Or maybe it’s your commercial value–both Grumpy Cat and Pewdiepie have made millions off of their respective branding. However, Grumpy Cat’s phenomenon was started by a viral photograph, while Pewdiepie’s fame was arguably due brilliant self-marketing. But much like the mega-stars of traditional media, Internet mega stars are uncommon. Yet, I would argue, not as uncommon as those in traditional media because there are no gatekeepers beyond luck and the fickleness of Internet democracy (and Facebook’s algorithms, but that’s another story).
It’s in the long tail where we see the main differentiators between the traditional and Web media. The long tail does not just fulfill our tastes, as Weinberger argues, but it also gives a chance of success to those who would otherwise not have it. In traditional media, you’re either a star or you’re not (for the most part). But on the Web, there is a wide spectrum of success. I follow a blog whose author makes $400,000 per year just on ad revenue. But I also have a friend who self-published a book and has sold fewer than 20 copies due to poor self-promotion. I have several artist friends somewhere between those two extremes–some survive exclusively on their art, while others struggle to break even. In a world of traditional media, it is unlikely that any of these people would be successful–there would be no spectrum.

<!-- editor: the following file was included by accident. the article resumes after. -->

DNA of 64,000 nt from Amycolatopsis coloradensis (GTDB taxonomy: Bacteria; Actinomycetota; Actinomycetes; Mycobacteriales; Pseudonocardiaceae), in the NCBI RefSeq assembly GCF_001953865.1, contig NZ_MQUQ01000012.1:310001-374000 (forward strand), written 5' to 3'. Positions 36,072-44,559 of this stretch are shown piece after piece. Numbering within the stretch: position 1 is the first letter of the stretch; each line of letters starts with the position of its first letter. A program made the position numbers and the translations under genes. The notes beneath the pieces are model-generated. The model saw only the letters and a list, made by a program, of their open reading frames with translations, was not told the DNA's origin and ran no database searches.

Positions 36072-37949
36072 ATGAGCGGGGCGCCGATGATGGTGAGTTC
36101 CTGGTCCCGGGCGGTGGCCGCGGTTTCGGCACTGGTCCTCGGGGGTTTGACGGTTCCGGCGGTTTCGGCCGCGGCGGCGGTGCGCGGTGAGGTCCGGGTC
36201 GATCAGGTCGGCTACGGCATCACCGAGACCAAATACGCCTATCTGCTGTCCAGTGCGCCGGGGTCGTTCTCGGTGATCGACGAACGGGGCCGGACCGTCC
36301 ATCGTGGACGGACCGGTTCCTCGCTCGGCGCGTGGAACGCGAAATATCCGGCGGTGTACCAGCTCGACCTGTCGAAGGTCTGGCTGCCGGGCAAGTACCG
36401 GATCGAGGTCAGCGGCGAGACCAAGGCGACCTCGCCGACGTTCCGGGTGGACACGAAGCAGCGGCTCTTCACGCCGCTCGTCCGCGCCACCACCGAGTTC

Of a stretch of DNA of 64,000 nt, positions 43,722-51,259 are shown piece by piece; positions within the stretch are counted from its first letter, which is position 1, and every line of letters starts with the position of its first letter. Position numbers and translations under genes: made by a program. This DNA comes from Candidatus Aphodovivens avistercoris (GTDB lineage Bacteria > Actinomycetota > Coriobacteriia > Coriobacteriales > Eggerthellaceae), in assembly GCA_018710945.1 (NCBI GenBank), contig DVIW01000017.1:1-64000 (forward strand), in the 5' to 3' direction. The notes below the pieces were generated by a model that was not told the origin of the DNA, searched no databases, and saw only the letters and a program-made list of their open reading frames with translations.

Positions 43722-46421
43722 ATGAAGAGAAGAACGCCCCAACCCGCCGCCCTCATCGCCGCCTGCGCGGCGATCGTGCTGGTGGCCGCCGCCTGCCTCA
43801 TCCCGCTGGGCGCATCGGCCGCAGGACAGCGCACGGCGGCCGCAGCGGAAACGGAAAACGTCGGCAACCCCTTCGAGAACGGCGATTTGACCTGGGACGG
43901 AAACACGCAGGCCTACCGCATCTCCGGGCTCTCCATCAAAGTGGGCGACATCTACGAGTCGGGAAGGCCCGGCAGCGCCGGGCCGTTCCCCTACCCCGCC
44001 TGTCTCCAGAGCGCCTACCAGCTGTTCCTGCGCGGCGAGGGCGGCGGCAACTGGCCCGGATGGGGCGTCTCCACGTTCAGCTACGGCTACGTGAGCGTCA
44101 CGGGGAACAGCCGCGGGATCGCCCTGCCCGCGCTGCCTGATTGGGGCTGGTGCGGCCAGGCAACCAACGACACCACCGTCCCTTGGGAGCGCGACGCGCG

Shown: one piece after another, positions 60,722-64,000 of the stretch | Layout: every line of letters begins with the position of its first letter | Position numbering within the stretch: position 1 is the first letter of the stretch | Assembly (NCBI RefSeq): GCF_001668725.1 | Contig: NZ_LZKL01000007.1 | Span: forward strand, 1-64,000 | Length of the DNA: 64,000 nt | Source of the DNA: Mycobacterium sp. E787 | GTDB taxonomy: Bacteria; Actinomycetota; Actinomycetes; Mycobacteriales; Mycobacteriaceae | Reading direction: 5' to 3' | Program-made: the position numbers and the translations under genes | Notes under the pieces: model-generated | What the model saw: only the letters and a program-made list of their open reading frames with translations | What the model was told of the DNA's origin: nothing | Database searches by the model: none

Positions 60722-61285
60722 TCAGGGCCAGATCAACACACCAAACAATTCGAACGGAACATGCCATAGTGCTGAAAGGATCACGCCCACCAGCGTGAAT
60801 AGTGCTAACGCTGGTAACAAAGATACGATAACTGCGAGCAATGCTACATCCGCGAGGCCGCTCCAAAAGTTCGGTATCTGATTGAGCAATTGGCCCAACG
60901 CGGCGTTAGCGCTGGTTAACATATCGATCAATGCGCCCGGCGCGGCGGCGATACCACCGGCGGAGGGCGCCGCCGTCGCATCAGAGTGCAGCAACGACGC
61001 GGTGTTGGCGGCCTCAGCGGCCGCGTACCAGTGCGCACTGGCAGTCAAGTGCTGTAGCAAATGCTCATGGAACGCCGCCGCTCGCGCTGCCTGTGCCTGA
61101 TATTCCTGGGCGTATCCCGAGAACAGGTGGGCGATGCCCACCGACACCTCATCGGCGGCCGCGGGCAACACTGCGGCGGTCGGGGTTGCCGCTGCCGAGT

I think the biggest talent when it comes to producing creative content for the Web (be it paintings, music, videos, video games–anything a person creates) is self-promotion. It is a vital literacy to “make it” on the Web. In fact, I’d say it is the content creator’s analogue to the content consumer’s “crap detection.”
Oh, and Grumpy Cat’s first book debuted on the New York Times bestseller list for nonfiction hardbacks. So, Keen, put that in your “I applaud the engineering of books about critically important subjects in politics, history and theology.” pipe and smoke it.